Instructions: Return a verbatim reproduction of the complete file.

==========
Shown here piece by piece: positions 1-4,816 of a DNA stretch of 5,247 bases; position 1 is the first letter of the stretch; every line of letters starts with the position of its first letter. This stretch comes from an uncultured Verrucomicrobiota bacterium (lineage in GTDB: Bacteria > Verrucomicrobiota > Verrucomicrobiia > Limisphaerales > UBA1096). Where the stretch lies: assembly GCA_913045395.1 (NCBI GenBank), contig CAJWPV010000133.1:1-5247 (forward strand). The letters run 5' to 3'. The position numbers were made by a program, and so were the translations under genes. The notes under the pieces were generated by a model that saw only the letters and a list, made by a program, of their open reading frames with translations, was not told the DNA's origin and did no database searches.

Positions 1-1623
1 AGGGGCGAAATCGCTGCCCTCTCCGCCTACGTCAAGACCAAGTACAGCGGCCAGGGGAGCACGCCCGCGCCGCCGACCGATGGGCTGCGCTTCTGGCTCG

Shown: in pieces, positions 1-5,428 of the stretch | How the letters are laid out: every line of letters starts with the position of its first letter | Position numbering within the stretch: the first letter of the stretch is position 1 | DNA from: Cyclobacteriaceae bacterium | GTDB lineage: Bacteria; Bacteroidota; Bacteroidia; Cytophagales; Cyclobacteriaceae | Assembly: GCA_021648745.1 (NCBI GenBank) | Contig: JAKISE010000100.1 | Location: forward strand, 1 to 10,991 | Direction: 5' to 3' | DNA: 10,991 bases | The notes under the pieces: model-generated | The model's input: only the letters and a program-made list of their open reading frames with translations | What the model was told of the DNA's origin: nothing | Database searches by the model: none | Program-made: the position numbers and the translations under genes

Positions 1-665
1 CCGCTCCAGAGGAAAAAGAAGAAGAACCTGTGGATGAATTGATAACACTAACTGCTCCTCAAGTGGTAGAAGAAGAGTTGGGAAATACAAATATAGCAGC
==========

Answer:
Shown here piece by piece: positions 1-4,816 of a DNA stretch of 5,247 bases; position 1 is the first letter of the stretch; every line of letters starts with the position of its first letter. This stretch comes from an uncultured Verrucomicrobiota bacterium (lineage in GTDB: Bacteria > Verrucomicrobiota > Verrucomicrobiia > Limisphaerales > UBA1096). Where the stretch lies: assembly GCA_913045395.1 (NCBI GenBank), contig CAJWPV010000133.1:1-5247 (forward strand). The letters run 5' to 3'. The position numbers were made by a program, and so were the translations under genes. The notes under the pieces were generated by a model that saw only the letters and a list, made by a program, of their open reading frames with translations, was not told the DNA's origin and did no database searches.

Positions 1-1623
1 AGGGGCGAAATCGCTGCCCTCTCCGCCTACGTCAAGACCAAGTACAGCGGCCAGGGGAGCACGCCCGCGCCGCCGACCGATGGGCTGCGCTTCTGGCTCG

Shown: in pieces, positions 1-5,428 of the stretch | How the letters are laid out: every line of letters starts with the position of its first letter | Position numbering within the stretch: the first letter of the stretch is position 1 | DNA from: Cyclobacteriaceae bacterium | GTDB lineage: Bacteria; Bacteroidota; Bacteroidia; Cytophagales; Cyclobacteriaceae | Assembly: GCA_021648745.1 (NCBI GenBank) | Contig: JAKISE010000100.1 | Location: forward strand, 1 to 10,991 | Direction: 5' to 3' | DNA: 10,991 bases | The notes under the pieces: model-generated | The model's input: only the letters and a program-made list of their open reading frames with translations | What the model was told of the DNA's origin: nothing | Database searches by the model: none | Program-made: the position numbers and the translations under genes

Positions 1-665
1 CCGCTCCAGAGGAAAAAGAAGAAGAACCTGTGGATGAATTGATAACACTAACTGCTCCTCAAGTGGTAGAAGAAGAGTTGGGAAATACAAATATAGCAGC